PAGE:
Letters to the Editor
To the editor:
Angie Dunlap, in an Oct. 31 letter to the editor, supported the idea of electing a president via a national popular vote — i.e., a pure or direct democracy.
I disagree — our current electoral system should remain in place. The founding fathers of our country established a representative democracy — a republican form of government — in an attempt to prevent unlimited power from morphing into tyrannical power.
Thus, the founders’ highest priority involves achieving a “separation of powers” between the people and government agents, resulting in the creation of the electoral college.
In my estimation, it would not make sense to change a system that worked well over our nation’s history.
The 2016 election of the 45th president, Donald Trump, is one of four instances where the candidate lost the popular vote and won via the electoral college vote.
The other instances included the 1876 election of Rutherford B. Hayes, the 1888 election of Benjamin Harrison and the 2000 election of George W. Bush. Four out of 45 presidential elections.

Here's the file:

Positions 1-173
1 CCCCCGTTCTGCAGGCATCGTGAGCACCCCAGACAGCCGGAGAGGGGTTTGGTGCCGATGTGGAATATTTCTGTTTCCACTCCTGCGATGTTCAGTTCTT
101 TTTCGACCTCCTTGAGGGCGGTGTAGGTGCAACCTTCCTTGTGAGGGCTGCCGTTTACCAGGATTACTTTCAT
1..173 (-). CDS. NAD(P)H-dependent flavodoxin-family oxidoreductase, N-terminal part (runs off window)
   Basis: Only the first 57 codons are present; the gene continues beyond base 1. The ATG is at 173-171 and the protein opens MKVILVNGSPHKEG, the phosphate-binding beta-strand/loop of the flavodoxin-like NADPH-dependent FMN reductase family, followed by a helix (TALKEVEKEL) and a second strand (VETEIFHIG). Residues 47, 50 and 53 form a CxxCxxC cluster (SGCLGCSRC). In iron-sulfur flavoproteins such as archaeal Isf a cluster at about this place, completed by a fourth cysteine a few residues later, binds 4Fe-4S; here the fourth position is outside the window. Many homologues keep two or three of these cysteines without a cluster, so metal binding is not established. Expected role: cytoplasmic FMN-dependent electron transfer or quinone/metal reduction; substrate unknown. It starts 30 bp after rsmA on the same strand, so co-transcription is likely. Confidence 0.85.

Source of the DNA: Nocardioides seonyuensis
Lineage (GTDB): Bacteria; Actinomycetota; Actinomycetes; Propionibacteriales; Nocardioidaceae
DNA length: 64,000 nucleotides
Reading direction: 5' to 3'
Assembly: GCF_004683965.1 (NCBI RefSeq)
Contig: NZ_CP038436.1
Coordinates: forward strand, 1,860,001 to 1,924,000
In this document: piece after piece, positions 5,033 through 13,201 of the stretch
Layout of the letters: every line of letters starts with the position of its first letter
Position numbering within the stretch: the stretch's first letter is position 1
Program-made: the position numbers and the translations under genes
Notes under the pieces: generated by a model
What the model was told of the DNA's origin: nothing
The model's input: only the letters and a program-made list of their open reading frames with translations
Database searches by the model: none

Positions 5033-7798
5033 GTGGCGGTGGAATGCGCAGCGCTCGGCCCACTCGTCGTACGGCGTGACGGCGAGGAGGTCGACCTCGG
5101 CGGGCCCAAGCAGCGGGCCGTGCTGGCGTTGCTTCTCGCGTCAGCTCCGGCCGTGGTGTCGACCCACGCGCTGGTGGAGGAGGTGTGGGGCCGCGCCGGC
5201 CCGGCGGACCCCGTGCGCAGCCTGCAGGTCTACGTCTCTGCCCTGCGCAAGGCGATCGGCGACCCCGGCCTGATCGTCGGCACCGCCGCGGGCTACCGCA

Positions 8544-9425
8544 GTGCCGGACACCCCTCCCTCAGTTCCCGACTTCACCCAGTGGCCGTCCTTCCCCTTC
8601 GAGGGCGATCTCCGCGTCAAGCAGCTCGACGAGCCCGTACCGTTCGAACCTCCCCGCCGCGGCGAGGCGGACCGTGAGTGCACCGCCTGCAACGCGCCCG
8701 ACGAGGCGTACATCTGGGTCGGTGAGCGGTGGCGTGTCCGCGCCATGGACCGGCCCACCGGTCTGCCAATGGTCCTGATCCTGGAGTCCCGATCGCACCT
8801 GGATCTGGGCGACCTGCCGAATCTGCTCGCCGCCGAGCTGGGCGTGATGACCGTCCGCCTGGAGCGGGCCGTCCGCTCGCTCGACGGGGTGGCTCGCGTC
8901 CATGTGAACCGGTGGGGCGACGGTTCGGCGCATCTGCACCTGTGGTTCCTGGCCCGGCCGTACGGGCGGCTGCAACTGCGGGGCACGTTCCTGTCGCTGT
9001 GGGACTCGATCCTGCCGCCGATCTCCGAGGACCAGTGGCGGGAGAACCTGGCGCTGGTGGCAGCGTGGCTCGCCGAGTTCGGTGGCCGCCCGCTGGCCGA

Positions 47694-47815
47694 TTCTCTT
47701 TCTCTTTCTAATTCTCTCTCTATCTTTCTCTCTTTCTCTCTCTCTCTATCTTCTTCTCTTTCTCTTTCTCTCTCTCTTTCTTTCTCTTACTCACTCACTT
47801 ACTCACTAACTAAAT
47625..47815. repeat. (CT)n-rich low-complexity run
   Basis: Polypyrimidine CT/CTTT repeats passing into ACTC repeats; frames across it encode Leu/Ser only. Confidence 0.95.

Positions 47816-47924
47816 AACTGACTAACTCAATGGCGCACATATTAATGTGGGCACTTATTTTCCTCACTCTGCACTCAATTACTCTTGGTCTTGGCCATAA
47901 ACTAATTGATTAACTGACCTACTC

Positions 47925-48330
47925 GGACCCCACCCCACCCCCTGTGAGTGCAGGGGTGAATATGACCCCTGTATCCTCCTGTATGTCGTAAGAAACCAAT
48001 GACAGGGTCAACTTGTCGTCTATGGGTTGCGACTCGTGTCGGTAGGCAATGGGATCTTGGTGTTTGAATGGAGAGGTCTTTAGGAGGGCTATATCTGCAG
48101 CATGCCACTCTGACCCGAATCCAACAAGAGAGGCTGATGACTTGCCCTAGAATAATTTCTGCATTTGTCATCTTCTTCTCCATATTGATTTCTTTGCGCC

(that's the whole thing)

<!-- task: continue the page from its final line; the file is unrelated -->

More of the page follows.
If we decide to do away with the electoral college, then rural states will no longer enjoy an equal voice. Thus, the needs and concerns of rural residents would fall off of the radar.
Keeping the electoral college provides a mechanism for maintaining the voices of citizens in less populous states.
Finally, if the people do decide to change the existing system, then I think that we need to execute it properly via an amendment to the U.S. Constitution.
This would require the support of the legislatures in 39 out of the 50 states. It would be the end of the republic and would deeply sadden me. But, it would be the law of the land.
South St. Louis County